By Julian Hattem - 01/03/14 11:32 AM EST
Rep. Steve StockmanSteve StockmanCruz will skip State of the Union Ethics: Lawmakers didn’t ‘knowingly’ break rules with Azerbaijan gifts Lawmakers deny knowledge of secret funding for 2013 trip MORE (R-Texas) is accepting bitcoins to support his primary campaign against Sen. John Cornyn (R-Texas), even though the Federal Election Commission has not approved using the virtual currency for campaigns.
The long-shot candidate entered murky ground with the announcement, though it isn’t likely to incur retaliation from the FEC.
“I really think digital currency is more about freedom, because all the time people are trying to get into your pocket, trying to do different things to control you. And if you have your own wealth, if you control your own wealth, it’s about freedom,” he said. “It’s not about anything other than that, really. Freedom to choose what you do with your money and freedom to keep your money without people influencing it through printing money or regulation.”
Bitcoins only exist on the Internet. They can be exchanged for cash or spent both online and at traditional brick-and-mortar stores for a growing variety of goods and services.
In November, the FEC hit a 3-3 deadlock on a proposal to allow bitcoins to be used as campaign contributions, but just because the FEC hasn’t specifically authorized the contributions doesn’t necessarily mean they are illegal.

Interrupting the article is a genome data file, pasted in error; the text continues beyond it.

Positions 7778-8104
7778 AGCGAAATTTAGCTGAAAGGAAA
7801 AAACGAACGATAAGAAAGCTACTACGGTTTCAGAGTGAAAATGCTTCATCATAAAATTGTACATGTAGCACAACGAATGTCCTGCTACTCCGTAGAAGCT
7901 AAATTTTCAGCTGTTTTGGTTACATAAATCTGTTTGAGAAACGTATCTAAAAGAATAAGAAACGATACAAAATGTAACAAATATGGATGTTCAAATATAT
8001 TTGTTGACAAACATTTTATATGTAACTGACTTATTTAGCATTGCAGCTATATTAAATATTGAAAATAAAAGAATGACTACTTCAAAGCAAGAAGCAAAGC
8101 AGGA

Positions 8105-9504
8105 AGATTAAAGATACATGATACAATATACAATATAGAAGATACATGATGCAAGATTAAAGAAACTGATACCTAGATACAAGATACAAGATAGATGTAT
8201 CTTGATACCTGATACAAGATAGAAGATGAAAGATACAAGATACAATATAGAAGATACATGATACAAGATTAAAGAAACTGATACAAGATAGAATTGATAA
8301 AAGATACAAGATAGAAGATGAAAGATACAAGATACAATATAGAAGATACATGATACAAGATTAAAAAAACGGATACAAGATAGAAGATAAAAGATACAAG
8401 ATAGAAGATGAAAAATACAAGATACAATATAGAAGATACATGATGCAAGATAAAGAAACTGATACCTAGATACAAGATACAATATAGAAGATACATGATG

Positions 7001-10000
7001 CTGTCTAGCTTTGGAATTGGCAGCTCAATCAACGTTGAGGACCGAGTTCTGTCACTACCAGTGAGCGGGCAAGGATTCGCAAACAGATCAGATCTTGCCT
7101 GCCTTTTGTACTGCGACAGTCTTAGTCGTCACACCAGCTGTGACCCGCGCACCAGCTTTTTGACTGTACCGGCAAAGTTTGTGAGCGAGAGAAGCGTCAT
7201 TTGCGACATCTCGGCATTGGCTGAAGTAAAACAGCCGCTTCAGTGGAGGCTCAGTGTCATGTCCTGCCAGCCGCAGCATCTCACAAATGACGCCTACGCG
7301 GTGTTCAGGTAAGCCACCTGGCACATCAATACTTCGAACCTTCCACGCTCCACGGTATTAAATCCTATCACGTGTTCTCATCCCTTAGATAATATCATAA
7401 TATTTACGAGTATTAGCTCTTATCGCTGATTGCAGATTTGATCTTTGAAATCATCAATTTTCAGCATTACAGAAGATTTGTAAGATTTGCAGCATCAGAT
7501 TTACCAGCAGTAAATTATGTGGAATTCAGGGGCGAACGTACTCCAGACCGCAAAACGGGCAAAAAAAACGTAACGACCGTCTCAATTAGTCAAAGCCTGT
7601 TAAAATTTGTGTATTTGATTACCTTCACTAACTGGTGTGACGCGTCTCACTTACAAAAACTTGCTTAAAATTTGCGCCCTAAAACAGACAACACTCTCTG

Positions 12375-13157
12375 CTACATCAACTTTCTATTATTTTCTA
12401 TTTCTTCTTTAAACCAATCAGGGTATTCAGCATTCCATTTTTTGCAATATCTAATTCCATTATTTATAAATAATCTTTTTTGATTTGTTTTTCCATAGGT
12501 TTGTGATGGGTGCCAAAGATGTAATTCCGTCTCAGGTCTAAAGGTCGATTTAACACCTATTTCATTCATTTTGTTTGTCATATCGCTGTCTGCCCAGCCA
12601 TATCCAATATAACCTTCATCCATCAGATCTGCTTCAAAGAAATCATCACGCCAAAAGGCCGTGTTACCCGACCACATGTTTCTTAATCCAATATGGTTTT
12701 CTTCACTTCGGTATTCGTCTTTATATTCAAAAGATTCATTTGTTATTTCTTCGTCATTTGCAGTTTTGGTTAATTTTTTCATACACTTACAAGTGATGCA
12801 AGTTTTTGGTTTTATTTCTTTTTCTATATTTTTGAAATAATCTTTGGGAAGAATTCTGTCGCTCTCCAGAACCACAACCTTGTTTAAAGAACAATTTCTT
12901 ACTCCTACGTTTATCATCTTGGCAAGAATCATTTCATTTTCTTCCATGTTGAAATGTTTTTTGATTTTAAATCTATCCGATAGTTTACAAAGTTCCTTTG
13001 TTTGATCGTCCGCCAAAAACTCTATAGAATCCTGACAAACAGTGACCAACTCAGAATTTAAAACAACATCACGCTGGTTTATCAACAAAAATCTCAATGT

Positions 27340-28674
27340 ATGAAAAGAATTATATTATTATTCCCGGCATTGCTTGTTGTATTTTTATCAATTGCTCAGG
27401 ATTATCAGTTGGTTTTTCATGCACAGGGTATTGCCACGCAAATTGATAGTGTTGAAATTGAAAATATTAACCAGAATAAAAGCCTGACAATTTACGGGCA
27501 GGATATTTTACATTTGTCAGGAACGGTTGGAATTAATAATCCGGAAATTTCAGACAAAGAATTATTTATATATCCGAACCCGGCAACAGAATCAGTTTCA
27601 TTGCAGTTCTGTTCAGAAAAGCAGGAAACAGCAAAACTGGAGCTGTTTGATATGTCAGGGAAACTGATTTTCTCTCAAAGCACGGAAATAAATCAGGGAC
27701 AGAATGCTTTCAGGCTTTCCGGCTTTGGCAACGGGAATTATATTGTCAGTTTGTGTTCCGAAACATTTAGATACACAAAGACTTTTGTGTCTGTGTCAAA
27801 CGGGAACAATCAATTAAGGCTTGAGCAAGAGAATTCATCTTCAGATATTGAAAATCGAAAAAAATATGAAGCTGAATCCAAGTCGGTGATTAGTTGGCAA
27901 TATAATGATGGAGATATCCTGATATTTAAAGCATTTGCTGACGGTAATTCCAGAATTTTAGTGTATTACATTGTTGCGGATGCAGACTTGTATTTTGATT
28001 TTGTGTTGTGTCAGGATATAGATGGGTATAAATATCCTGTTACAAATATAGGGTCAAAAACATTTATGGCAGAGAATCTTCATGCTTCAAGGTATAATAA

If the commission splits on a vote, no final judgment is issued. Since no decision was ever issued on whether campaigns could accept bitcoin contributions, accepting them would not automatically be considered a violation of its rules, according to the commission’s guidelines.
Someone could still file a complaint challenging Stockman’s acceptance of bitcoins, however, but that would have to go before the six commissioners. Given their past split on the issue, it’s not likely to be a slam dunk case.
Proponents of the virtual currency argue it gives them more freedom than traditional forms of money. But bitcoins' relatively anonymous nature has raised concerns that they can also be used to launder money or trade drugs and weapons.